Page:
The pressure absorbing member 13 is contoured to cooperate with the limb of a patient. The contact layer 14 is configured to engage the limb of a patient. As shown in
Device 10 further includes a breakable container 23 disposed in each pressure receiving cavity 20. Each breakable container 23 contains a reactant molding material, e.g., liquid latex or natural rubber and has a predetermined elastic threshold to allow the breakable container 23 to open or break at a high pressure area 30. The breaking of the breakable container 23 allows the reactant molding material 26 to be dispersed from the high pressure area 30 upon stress on the breakable container 23.
As the breakable container opens, the reactant molding material is dispersed to an area of lower pressure within the stress portion, thereby forming to the contour of the limb to form a positive mold or impression of the patient's foot. The reactant molding material is then allowed to cure and solidify to take on the contours of the limb. The reactant molding material provides greater surface area contact between the limb and the contact layer 14 at the high pressure area 30. As a result, the reactant molding material provides added support to the limb and redistributes pressure exerted thereon.
In this embodiment, each breakable container 23 has an elastic threshold to rupture or break the breakable container, thereby allowing the reactant molding material to be dispersed within the pressure receiving cavities. In this embodiment, the elastic threshold is defined by a rupture tension of about 15 pounds per square inch (psi). In another embodiment, the elastic threshold may be defined by a 10% stretch threshold of the material of the breakable container 23.
The predetermined elastic threshold may be determined by any suitable means to define a threshold at which the breakable container ruptures thereby allowing the reactant molding material to be dispersed within the respective pressure receiving cavities. For example, rupture tension (RT) may be provided as follows:
RT=force per unit length,
wherein tension (T), pressure (P), and radius (r) are related by
Using Young Modules of polyethylene as 1 megapascal and a thickness of sheet (d) of 0.5 millimeters (mm), T and strain are related by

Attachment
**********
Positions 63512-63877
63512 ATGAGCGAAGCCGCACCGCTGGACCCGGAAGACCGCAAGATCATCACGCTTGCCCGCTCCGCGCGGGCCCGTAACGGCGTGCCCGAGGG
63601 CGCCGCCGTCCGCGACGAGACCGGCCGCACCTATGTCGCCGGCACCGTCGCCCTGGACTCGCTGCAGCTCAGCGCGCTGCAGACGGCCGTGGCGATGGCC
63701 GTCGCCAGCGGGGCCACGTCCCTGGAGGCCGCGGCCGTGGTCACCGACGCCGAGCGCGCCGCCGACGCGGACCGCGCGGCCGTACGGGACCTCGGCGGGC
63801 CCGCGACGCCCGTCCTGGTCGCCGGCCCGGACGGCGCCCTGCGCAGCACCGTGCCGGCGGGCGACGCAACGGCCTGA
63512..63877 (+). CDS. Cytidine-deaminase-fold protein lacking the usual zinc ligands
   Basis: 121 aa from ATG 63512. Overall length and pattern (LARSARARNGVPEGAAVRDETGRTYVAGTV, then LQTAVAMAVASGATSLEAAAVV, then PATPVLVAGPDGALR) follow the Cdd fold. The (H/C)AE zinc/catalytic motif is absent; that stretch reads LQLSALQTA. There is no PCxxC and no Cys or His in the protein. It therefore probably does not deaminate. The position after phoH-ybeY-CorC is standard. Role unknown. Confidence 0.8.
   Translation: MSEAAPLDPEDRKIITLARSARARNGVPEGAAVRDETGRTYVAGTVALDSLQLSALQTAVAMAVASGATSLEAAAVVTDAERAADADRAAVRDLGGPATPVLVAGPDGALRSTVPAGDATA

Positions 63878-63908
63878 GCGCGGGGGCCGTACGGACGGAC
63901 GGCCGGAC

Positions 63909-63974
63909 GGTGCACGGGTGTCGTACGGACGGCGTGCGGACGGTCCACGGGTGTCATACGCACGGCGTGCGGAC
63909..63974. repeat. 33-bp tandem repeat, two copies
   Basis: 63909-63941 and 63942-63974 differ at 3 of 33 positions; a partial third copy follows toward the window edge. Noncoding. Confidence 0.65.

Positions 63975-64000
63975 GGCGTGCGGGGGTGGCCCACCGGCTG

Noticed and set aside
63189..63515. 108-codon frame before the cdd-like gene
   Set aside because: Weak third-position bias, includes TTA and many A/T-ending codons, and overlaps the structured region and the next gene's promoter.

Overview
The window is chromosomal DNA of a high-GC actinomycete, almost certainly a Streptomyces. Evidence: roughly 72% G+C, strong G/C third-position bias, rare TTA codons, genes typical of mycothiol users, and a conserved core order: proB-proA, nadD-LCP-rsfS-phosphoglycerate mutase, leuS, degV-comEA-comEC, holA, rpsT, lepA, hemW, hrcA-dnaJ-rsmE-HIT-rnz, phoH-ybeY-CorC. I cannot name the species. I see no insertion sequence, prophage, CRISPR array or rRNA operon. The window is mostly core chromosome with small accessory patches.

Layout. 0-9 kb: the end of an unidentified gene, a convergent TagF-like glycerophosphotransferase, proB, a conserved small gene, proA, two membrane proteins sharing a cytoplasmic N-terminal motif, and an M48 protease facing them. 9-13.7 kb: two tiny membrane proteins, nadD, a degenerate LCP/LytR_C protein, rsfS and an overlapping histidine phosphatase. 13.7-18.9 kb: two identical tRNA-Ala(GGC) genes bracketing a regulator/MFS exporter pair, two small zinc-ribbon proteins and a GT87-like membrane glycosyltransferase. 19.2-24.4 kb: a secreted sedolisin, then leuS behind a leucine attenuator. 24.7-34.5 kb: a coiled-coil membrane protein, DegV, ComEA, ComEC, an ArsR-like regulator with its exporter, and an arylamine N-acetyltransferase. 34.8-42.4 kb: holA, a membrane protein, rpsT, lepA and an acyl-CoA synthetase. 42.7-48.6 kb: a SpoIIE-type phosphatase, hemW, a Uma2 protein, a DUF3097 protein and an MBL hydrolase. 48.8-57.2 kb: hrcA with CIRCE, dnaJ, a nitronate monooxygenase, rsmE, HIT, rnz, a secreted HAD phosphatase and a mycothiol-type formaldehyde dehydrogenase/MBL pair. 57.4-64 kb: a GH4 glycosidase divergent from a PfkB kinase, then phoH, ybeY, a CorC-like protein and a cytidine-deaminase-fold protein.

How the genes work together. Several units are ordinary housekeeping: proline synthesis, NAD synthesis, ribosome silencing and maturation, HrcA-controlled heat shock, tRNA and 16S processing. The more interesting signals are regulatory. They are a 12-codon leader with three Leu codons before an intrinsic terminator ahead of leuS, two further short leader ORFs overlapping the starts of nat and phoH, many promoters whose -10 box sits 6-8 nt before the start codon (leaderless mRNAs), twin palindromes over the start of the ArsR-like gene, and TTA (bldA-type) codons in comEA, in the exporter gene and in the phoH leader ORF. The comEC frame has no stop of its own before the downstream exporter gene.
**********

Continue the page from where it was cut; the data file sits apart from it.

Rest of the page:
T=modulus (e)×thickness of sheet×0.1 strain.
In this embodiment, the fore-foot portion 32, the mid-foot portion 33, and the rear foot portion 34 are formed along a separate stress portion and pressure receiving cavity of the pressure absorbing member. However, it is to be understood that each stress portion may be formed in any other suitable manner. For example, as shown in another embodiment depicted as reference numeral 116 in
The breakable container may be configured to rupture at any suitable location thereon to allow the reactant molding material to be dispersed within the respective pressure receiving cavity of the device. The breakable container may be made of a low density polymer, e.g., low density polyethylene or low density polypropylene
More specifically, as shown in
In use, the orthopedic device redistributes pressure on a limb of a patient for orthopedic therapy. The breakable container receives pressure from the limb of the patient. At the predetermined elastic threshold of the breakable container, the reactant molding material is dispersed from the high pressure area to the pressure receiving cavities. After curing, the reactant molding material defines a positive mold or impression of the patient's foot to alleviate pain and discomfort.
However, when placed in a heat source, e.g., an oven, at or above the predetermined temperature, heat sensitive breakable container 323 will selectively rupture at the pressure points at which the one-way valves are disposed, thereby allowing the reactant molding material to exit therefrom. Pressure applied from the patient's foot then will cause the reactant molding material to disperse or flow to stress portions 318 and 321 of the pressure absorbing member 313 while avoiding backflow back to stress portion 319.
As mentioned, the heat sensitive breakable container 323 is comprised of material configured to rupture or degrade at a predetermined temperature. The predetermined temperature may be preferably greater than 100° F., more preferably greater than 120° F., and most preferably greater than 140° F. The material may be a polymeric material such as low density polyethylene, linear-low density polyethylene, polypropylene, or any other suitable material.
The one-way valves may be constructed by any suitable means onto the breakable containers such that the reactant molding material may be dispersed to the pressure receiving cavities.
In use, the orthopedic device depicted in
While the present invention has been described in terms of preferred embodiments, it will be understood, of course, that the invention is not limited thereto since modifications may be made to those skilled in the art, particularly in light of the foregoing teachings.
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|U.S. Classification||36/154, 36/29|
|International Classification||A43B17/00, A43B7/20, A43B7/22, A61F5/01, A61F5/14, A61F5/34, A43B13/18, A43B13/20|
|Cooperative Classification||A43B17/003, A43B7/144, A43B7/148, A43B7/145, A43B7/226, A43B13/12, A61F5/14, A43B7/142, A43B13/188, A61F5/34, A43B13/206|
|European Classification||A43B7/14A20H, A43B7/14A20A, A43B7/14A20P, A43B7/14A40F, A43B13/12, A43B7/22M, A61F5/34, A43B13/18F5, A43B17/00B, A61F5/14, A43B13/20T|
|19 Nov 2007||AS||Assignment|
Owner name: GROUP K MEDICAL, LLC, MICHIGAN
Free format text: ASSIGNMENT OF ASSIGNORS INTEREST;ASSIGNOR:KHOURY, M. STEVEN;REEL/FRAME:020125/0848
Effective date: 20071117
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|23 Oct 2009||FPAY||Fee payment|
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|15 Nov 2013||REMI||Maintenance fee reminder mailed|
|23 Dec 2013||SULP||Surcharge for late payment|